2. Fundamental structural failures of the US economy are being laid bare by the pandemic. These structural issues seem to be a major cause of the transmission we’re now seeing, at least in San Mateo County.  Many elements of the US economy can be viewed as illogical, even immoral in my opinion, in that so many people are forced to live lives of economic desperation, live pay check to pay check, are not paid a living wage, live with no workplace safety nets, like healthcare, like paid sick leave, or other wage protection programs.  While these structural issues are illogical in good times, they are downright inexplicable in times of a pandemic.  These structural problems are at such a massive scale, they can not be ignored.  A majority of people we are seeing infected now are front line workers (people who allow the rest of us to eat, and have electricity, and have our garbage picked up, etc), live in crowded multigenerational conditions, live with lack of trust in, and in fact have downright fear of, government.  Remember to stem the spread of this very transmissible virus, people who are infected need to be separated from others (isolation and quarantine), not go out in public, and not go to work while they are infectious.  Try getting compliance with isolation and quarantine when the infected person is the breadwinner for the family and the family will be out on the street if they don’t go to work.  And when they go to work they will, perhaps, interact at that job with you.  There is not enough enforcement capacity in the world to stop this from happening.  The implication of this is that the current business focused restrictions will do little to stem the spread of the virus when the spread is exacerbated by these conditions.  This requires rapid policy and systems changes at every level of both public and private sectors, from the feds on down, and from the largest corporations to the smallest business.  We need to see much more work in this area, and we need to have less reliance on business sector closures and restrictions, beyond getting businesses to do the basic transmission control measures.  Failure to fix some of these issues will prolong our collective pain.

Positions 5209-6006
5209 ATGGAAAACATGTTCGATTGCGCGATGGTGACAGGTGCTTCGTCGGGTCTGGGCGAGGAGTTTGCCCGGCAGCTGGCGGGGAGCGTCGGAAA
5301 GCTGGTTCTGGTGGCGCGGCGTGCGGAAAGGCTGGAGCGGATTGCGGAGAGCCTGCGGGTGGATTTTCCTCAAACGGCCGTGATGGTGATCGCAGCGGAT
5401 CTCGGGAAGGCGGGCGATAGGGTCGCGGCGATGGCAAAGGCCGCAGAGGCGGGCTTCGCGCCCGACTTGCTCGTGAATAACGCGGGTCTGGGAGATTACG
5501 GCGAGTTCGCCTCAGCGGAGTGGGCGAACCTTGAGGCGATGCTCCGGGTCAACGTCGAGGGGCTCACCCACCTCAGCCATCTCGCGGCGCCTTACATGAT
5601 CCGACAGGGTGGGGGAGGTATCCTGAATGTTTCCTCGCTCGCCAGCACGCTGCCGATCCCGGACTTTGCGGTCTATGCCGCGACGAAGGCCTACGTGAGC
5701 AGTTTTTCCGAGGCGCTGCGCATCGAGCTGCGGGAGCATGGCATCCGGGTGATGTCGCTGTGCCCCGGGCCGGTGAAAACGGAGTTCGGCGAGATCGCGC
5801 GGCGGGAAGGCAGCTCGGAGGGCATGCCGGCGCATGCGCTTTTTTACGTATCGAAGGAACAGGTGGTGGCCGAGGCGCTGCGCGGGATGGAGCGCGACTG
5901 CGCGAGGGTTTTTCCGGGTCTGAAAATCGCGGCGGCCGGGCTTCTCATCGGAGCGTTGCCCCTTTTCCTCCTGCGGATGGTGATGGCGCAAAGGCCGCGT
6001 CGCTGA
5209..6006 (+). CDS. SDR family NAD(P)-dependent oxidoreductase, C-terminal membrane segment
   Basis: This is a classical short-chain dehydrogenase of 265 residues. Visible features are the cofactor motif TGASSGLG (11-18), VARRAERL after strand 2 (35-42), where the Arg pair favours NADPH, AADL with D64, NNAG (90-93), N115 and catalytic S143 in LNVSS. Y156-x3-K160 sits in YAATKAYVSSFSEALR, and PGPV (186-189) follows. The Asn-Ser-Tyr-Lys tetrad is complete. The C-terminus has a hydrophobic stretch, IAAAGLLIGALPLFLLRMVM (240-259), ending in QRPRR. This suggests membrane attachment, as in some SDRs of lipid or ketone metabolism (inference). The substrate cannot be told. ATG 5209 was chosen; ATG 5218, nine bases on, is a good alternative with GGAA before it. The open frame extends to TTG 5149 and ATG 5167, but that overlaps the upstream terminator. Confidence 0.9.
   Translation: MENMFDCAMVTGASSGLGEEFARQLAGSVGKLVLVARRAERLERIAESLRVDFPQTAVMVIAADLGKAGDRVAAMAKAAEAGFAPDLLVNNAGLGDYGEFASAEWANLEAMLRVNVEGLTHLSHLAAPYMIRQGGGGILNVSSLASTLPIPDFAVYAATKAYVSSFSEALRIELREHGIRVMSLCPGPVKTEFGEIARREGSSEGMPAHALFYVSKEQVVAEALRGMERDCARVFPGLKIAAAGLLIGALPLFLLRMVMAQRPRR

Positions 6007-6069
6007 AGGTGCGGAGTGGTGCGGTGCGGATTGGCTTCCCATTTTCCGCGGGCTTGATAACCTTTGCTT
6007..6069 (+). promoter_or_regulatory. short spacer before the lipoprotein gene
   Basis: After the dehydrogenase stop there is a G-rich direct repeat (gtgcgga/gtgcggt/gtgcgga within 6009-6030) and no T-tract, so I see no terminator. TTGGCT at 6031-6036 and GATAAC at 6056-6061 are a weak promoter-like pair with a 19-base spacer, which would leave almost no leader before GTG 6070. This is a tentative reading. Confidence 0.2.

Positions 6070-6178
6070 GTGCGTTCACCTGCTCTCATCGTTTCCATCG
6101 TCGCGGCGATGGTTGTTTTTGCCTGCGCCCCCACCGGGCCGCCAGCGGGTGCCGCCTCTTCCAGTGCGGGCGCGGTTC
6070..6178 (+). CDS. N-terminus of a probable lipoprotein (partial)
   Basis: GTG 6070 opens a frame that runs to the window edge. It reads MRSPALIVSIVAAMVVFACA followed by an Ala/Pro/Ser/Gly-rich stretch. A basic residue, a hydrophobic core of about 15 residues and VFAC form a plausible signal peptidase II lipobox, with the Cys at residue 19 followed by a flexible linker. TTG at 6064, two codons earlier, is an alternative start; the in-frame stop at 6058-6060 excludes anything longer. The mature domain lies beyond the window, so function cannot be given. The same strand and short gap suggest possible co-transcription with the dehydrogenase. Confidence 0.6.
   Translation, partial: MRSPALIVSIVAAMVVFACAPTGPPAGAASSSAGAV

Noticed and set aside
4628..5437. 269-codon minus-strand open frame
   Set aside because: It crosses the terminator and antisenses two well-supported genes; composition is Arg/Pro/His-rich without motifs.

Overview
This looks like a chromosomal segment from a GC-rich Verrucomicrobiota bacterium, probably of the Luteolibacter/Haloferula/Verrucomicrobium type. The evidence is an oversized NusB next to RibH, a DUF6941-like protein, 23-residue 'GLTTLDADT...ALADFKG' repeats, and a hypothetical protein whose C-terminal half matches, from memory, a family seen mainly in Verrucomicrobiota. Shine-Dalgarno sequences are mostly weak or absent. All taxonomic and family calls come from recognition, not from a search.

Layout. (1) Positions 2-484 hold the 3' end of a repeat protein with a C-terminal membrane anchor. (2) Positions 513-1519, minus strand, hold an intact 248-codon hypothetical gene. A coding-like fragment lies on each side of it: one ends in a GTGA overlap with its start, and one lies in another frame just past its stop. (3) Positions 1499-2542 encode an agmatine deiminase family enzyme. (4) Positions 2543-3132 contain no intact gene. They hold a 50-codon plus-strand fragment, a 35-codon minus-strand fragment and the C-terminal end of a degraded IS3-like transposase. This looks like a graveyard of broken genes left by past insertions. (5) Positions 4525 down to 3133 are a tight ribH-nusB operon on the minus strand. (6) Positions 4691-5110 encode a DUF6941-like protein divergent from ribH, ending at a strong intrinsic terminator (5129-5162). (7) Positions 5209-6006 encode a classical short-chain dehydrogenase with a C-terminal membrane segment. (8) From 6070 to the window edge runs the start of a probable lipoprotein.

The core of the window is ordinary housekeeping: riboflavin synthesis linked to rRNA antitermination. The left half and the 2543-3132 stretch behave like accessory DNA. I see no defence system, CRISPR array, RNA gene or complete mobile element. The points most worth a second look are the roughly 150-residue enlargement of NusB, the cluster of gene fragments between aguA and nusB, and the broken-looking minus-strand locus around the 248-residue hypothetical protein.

3. Complacency is the other majority factor enabling spread.  This is either born of belief systems (this is all a hoax, this isn’t that bad for me, let’s go to a party and get infected), or born of just not paying attention.  Many, many of our infections are related to fairly small gatherings of family and friends.  Birthday parties, picnics, eating at restaurants with mixed households, etc, without the basic precautions being taken.  Most of these gatherings are innocent, no doubt, not intending to spread the virus, but they do spread it, and with far reaching implications.  Please note, your seemingly innocuous get togethers are driving the spread and are a major reason why you can’t go to a restaurant, why you can’t go to the gym, why you can’t go get your hair cut, why kids can’t go to school.  Until, or unless more people get this fact, we will continue to be stuck in the situation we are in.  To get out of this situation depends on all of us.  Our collective best course of action: No gatherings outside of immediate households, use facial coverings extensively, and social distancing.